» “We’ve all got different aspects in life where things change and people have got to deal with things and with the Aboriginal boys it’s a little bit different than the rest of the playing group. Like sometimes our [Indigenous] boys have to go to funerals and stuff and might have to miss a few days and when they come back the boys will be going ‘where did you go to?’ I think this is where we need to get better as a football club. Sometimes [Indigenous] boys are going to go missing for a while because of family issues or different things.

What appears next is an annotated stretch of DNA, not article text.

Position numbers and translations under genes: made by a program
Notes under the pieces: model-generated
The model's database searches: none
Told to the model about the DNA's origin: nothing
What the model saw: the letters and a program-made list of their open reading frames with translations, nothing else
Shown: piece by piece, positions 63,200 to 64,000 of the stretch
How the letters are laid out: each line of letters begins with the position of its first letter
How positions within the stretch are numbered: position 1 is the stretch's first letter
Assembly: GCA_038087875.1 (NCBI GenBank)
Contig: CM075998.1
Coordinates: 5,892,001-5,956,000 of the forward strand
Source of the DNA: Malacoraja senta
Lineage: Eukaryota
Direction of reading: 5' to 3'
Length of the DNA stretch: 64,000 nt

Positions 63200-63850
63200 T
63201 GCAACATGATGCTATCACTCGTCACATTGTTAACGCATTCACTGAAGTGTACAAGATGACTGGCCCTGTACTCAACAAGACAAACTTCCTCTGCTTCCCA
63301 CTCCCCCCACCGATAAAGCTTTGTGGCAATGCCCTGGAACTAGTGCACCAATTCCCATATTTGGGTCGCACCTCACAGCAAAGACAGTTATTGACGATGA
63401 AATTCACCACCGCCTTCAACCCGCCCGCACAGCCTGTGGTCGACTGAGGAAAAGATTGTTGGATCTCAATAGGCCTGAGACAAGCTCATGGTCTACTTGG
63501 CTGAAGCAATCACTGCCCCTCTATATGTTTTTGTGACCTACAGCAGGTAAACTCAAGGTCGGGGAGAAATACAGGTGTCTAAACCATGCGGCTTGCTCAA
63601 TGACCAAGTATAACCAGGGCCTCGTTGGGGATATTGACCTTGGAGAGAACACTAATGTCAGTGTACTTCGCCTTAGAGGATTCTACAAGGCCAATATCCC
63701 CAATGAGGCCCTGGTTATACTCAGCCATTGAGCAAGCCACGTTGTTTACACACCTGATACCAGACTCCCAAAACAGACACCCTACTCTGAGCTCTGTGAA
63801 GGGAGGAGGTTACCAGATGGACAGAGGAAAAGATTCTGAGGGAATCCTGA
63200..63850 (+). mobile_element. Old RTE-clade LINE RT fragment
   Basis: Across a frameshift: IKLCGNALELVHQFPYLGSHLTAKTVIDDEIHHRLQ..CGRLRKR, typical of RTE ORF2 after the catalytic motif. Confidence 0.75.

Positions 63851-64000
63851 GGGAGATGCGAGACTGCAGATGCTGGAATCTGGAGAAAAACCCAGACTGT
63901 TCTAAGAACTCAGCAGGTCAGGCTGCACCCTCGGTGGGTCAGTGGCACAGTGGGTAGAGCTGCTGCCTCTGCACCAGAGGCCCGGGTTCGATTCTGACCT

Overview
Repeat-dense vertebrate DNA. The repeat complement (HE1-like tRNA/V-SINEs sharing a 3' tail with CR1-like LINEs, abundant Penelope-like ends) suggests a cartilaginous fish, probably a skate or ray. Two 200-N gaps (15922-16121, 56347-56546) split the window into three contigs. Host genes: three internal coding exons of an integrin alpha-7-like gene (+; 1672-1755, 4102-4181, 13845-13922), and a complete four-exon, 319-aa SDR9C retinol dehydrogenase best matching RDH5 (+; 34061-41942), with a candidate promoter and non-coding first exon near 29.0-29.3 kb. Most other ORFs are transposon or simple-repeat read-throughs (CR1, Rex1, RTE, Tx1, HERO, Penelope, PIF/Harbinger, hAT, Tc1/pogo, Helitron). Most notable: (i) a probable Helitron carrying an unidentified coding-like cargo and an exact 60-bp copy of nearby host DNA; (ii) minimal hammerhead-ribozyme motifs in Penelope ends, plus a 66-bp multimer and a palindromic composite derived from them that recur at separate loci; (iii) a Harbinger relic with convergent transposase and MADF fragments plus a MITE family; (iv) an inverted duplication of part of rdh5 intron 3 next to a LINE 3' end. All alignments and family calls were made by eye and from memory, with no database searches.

CULTURAL CONSIDERATIONS Cultural leave Cultural leave is an important factor to be considered when engaging with Indigenous players. Cultural leave can be required for: • Sorry Business; • Tribal Law; • Men’s Business; and The following provides an overview of each of these cultural areas. Sorry Business Bereavement, known as Sorry Business, is a very important part of Aboriginal culture. Sorry Business concerns time after the death of a member of their community. As with many cultures and communities around the world, death in a community is respected in different ways. Indigenous Australia is made up of many groups, tribes and clans that share similar protocols for the period of mourning for a deceased Aboriginal person. One such protocol is to not to mention the name of the deceased as a sign of respect. The Sorry Business time period may differ between communities, ranging anywhere from two days, a week or in some cases a year. Sorry Business should be discussed during the induction period to ensure the club understands the tradition and what may occur for that particular community and individual.